Can Warriors replace Rush? Should they?

672818.jpg

Can Warriors replace Rush? Should they?

It stinks what happened to Brandon Rush. He tore the ACL inhis left knee in Fridays game against the Memphis Grizzlies and will miss theremainder of the season.Rush, who averaged 9.8 points per game and shot 45 percentfrom 3-point range last year, was the teams best wing defender and an integralpart of the improved Warriors bench.Hes tough to replace. But the question is this: Can theWarriors try to replace him?The answer is yes, but there are challenges the Warriorswould face in terms of replacing Rush on the roster with another player. Itsdoable, but is it worth it?The first thing the Warriors would have to do is apply tothe league for a disabled player exception. That exception would likely begranted, which would mean the Warriors could use 50 percent of Rushs salary toacquire a player either by way of a free agent signing or a trade.Rush is earning 4 million in 2012-13, so the Warriors wouldhave 2 million to use.Warriors general manager Bob Myers said on Sunday the teamis looking at its options.But heres where it gets a little tricky. The money you useto sign a player or trade for a player counts toward your payroll. In theWarriors case, their payroll is slightly more than 70.3 million, which is theluxury tax threshold.At this point, the Warriors are considered a tax-payingteam, but they have several ways to get back under the tax by the end of theseason when the tax is actually computed.If you are a tax-paying team, you must pay one dollar forevery dollar over. In addition, the Warriors would be ineligible to receive anymoney generated from the penalty money that is redistributed to non-tax-paying teamsby the leagueIf the Warriors were to use 2 million to sign or trade fora player or a portion of that it would make it that much more difficult toget back under the luxury tax by the end of the season.Also important is that if the Warriors were to acquire aplayer with the exception, they would have to waive a player. Right now theWarriors roster is at the league-maximum 15 players.They have 14 guaranteed contracts. Kent Bazemore is on apartial guarantee.Going out and getting someone to replace Rush let alonesomeone you want to contribute comes at a price. The free agent names arisingare Mickael Pietrus, Maurice Evans, Josh Howard and Kenyon Martin.Also to consider is the Warriors have Richard Jefferson, an11-year veteran who has more playoff experience than anyone on the roster. Hecould fill in. Or perhaps there might be times when you could squeeze DraymondGreen into the small forward spot for Rush.Heck, what's the problem with giving rookie starter Harrison Barnes a little more wiggle room?You can certainly expect coach Mark Jackson to use more of alineup that includes Jarrett Jack at point guard, Stephen Curry at shootingguard and Klay Thompson at small forward.The Warriors certainly have enough bodies to cover for theabsence of Rush. Could they try to acquire a player? Yes, they could. But atthis point, theyre doesnt seem to be a great need to.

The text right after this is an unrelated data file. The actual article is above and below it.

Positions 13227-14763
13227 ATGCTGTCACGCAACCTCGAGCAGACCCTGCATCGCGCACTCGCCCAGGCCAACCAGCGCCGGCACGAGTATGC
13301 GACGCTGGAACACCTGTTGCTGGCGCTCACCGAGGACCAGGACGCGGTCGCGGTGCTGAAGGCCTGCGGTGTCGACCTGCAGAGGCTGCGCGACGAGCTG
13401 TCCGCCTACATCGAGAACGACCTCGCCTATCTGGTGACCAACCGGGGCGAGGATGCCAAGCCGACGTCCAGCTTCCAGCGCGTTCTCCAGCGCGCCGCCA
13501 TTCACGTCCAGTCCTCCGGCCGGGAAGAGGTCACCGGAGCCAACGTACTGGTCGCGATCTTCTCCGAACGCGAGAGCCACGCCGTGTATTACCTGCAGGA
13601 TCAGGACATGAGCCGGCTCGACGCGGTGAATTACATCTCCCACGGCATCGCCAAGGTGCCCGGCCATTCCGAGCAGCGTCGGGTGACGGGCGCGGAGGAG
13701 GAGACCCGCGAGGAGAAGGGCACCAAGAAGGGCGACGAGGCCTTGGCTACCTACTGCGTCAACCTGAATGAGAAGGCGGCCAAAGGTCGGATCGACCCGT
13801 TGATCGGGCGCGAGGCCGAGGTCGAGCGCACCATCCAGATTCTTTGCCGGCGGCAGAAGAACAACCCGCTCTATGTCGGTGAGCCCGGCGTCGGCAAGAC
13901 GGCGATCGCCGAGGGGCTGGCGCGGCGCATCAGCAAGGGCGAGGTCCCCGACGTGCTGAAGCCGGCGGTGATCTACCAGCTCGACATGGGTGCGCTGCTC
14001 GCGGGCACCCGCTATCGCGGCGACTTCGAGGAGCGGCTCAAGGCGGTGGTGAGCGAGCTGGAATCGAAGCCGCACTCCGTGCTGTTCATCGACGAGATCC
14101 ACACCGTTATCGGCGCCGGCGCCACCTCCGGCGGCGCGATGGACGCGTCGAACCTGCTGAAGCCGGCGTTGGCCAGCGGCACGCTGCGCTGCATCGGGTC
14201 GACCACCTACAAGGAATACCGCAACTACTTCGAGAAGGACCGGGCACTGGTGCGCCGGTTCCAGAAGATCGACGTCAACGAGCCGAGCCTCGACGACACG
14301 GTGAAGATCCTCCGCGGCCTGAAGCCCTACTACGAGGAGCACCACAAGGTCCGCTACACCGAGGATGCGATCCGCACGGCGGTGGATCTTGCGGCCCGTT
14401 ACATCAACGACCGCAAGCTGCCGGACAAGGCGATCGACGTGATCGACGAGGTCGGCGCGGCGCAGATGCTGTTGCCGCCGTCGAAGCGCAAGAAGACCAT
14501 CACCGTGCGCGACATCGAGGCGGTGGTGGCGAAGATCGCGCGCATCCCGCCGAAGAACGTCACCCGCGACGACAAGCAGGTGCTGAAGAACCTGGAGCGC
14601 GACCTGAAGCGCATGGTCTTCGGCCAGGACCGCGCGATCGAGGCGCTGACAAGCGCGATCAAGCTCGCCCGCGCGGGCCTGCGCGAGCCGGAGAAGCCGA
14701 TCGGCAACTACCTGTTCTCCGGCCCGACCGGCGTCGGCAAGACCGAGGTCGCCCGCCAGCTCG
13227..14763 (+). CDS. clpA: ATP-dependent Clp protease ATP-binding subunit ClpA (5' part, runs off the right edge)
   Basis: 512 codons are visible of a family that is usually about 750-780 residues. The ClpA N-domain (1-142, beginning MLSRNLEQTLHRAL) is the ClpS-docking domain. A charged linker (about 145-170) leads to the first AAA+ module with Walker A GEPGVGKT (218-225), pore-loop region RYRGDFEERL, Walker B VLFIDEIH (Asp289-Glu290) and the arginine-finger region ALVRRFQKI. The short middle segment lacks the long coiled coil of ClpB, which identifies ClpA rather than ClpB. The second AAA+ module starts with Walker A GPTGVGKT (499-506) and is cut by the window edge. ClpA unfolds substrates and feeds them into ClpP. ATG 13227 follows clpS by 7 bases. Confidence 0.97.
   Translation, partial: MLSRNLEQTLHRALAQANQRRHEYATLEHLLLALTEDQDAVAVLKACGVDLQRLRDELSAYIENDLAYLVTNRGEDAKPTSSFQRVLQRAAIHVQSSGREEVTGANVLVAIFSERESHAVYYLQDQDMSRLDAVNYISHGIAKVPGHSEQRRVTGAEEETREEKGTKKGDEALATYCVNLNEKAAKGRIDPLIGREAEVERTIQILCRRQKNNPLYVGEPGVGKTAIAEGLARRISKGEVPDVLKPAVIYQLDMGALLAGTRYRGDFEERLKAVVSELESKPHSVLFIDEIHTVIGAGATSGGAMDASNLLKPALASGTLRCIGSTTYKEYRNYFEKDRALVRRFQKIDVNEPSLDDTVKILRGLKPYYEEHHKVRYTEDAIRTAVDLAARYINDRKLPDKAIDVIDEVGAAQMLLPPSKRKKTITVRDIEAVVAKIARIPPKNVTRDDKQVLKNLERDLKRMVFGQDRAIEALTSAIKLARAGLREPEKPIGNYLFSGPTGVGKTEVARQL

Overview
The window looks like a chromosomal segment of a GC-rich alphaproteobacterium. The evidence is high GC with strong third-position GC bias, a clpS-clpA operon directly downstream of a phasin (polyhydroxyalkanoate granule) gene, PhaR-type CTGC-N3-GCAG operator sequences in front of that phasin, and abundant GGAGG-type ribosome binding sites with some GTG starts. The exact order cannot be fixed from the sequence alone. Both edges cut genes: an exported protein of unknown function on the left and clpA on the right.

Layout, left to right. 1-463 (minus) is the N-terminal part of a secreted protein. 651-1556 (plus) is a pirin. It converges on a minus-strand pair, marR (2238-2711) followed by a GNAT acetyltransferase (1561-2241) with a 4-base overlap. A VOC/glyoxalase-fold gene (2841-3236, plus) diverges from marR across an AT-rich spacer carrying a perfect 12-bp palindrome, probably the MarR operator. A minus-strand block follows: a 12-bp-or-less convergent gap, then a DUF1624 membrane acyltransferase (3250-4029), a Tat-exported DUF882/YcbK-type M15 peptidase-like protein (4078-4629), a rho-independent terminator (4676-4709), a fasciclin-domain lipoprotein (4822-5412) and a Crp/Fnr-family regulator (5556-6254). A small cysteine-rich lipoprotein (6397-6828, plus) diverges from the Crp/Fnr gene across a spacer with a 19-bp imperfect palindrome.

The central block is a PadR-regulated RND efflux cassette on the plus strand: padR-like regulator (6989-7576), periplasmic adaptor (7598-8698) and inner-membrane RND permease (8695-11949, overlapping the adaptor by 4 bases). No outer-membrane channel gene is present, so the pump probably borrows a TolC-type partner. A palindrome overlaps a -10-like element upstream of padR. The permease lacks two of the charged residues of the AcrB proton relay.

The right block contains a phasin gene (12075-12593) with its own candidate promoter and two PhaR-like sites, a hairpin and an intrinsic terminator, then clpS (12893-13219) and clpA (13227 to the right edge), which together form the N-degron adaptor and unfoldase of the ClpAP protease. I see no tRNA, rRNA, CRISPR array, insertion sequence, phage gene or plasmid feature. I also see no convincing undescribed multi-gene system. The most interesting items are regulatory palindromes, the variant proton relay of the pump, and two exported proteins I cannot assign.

Curry bounces back in blowout, wins point guard battle with Irving

Curry bounces back in blowout, wins point guard battle with Irving

OAKLAND -- No one among the Warriors had a deeper desire to beat the Cavaliers than Stephen Curry, and his performance Monday gave every indication that he wanted it as badly as he needed it.

And after losing the point-guard battle to Cleveland’s Kyrie Irving in four successive games, all Warriors losses, it was past time for Curry as the back-to-back MVP to stand up and make a statement.

His response was impressive: 20 points (7-of-20 shooting), 11 assists, four steals and a 126-91 rout by the Warriors. He was plus-23 over 31 minutes.

“He was making shots, it’s as simple as that,” Irving said. “In transition, off pick-and-rolls, doing what he does and that makes him a great player.”

Irving’s response: 17 points (6-of-19 shooting), two assists and a game-high-tying (with teammate LeBron James) six turnovers. Irving was minus-12 over 29 minutes.

“Steph was great,” coach Steve Kerr said. “A phenomenal first half, I think he had 10 assists. His energy was great and he set the tone. He put a lot of pressure on the defense.”